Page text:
Verdict Deals Tobacco Firms a Historic Defeat
The tobacco industry suffered a historic courtroom defeat in Florida on Wednesday when a jury ordered the Brown & Williamson Tobacco Corp. to pay $1 million to the family of a smoker who died of lung cancer, including the first punitive damages awarded in 45 years of anti-smoking litigation.
The verdict in Jacksonville was only the second courtroom loss ever for the $50-billion industry, which has settled several major cases during the last year without admitting liability. The result is almost certain to trigger a flood of new lawsuits against the industry, already besieged by about 800 pending claims.
And it further dims cigarette makers’ flickering hopes of resurrecting liability protections as an element of anti-smoking legislation being considered by Congress.
Tobacco stocks swooned on news of the verdict. Shares of industry leader Philip Morris fell $1.88 to $38.38, while RJR Nabisco Holdings dropped 88 cents to $26. Loews Corp., parent of cigarette maker Lorillard Inc., fell $1.94 to $89.06. American depository receipts for BAT Industries, parent of B&W;, dipped 63 cents to $19.56.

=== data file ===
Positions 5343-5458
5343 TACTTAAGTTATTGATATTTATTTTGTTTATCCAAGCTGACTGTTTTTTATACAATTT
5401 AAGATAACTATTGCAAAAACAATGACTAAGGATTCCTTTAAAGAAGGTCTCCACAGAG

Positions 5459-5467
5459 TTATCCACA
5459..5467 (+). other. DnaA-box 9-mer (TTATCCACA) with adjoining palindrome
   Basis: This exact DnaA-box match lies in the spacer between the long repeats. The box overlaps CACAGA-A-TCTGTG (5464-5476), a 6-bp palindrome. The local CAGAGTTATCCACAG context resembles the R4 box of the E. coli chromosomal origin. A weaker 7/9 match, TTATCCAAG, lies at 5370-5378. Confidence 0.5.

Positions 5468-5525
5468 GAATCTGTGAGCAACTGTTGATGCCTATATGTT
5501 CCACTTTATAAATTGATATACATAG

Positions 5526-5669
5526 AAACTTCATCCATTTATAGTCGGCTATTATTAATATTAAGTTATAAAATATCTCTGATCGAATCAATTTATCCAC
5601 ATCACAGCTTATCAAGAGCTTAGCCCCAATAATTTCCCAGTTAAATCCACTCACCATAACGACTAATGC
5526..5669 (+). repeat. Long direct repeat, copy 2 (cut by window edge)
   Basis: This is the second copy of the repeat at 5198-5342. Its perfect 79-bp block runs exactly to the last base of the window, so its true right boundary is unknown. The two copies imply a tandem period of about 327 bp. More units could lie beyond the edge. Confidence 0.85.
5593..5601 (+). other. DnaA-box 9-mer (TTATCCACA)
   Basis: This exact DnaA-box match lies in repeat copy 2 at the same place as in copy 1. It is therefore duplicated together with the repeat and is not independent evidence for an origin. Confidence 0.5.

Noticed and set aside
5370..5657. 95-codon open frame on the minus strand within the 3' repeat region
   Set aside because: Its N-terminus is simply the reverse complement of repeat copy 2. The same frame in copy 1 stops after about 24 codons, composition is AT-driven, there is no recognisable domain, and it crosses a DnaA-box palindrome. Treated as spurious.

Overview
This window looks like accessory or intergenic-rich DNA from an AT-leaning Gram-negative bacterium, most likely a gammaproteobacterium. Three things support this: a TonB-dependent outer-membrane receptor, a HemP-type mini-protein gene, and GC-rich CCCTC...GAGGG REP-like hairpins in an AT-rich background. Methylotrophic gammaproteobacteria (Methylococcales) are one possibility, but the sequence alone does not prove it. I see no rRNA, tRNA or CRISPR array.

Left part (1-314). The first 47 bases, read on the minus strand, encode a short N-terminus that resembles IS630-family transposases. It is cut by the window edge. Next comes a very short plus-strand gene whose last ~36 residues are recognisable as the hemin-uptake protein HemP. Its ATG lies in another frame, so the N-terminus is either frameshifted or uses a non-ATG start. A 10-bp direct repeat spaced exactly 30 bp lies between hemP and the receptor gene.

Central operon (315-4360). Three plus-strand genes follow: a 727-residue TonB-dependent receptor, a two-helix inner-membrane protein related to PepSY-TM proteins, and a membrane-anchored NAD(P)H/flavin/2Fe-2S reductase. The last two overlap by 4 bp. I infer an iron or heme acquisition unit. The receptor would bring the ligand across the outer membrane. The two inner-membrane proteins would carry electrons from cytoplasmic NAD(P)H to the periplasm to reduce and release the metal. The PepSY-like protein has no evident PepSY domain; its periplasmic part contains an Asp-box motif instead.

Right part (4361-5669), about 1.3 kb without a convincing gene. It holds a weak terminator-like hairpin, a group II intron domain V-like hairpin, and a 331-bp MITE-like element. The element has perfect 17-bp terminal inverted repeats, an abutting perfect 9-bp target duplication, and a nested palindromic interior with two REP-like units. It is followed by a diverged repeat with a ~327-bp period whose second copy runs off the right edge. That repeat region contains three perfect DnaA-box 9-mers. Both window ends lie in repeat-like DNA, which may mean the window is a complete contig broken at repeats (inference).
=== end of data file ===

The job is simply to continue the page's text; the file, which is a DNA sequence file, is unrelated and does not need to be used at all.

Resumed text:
The jury of three women and three men deliberated about 11 hours over two days before ordering B&W;, the country’s third biggest cigarette maker, to pay compensatory damages of $552,000 to the family of Roland Maddox, who smoked for 50 years before dying of lung cancer last year at the age of 67.
The jury--which found that B&W; had conspired with other cigarette makers to conceal health information and to contrive a bogus controversy on the risks of smoking--then retired again to deliberate for another hour before announcing an additional punitive damage award of $450,000.
In a prepared statement, B&W; declared itself “shocked by the jury’s verdict. There was nothing B&W; did or could have done that would have in any way influenced Mr. Maddox’s decision to smoke.”
The implications were immense for the embattled industry, which is already struggling to marshal its wealth and legal talent against an unprecedented wave of claims by state attorneys general, health care funds and insurers, as well as by individual smokers.
“I think it’s disastrous to the industry,” said Richard Daynard, a Northeastern University law professor and head of the Tobacco Products Liability Project, which encourages lawsuits against the industry.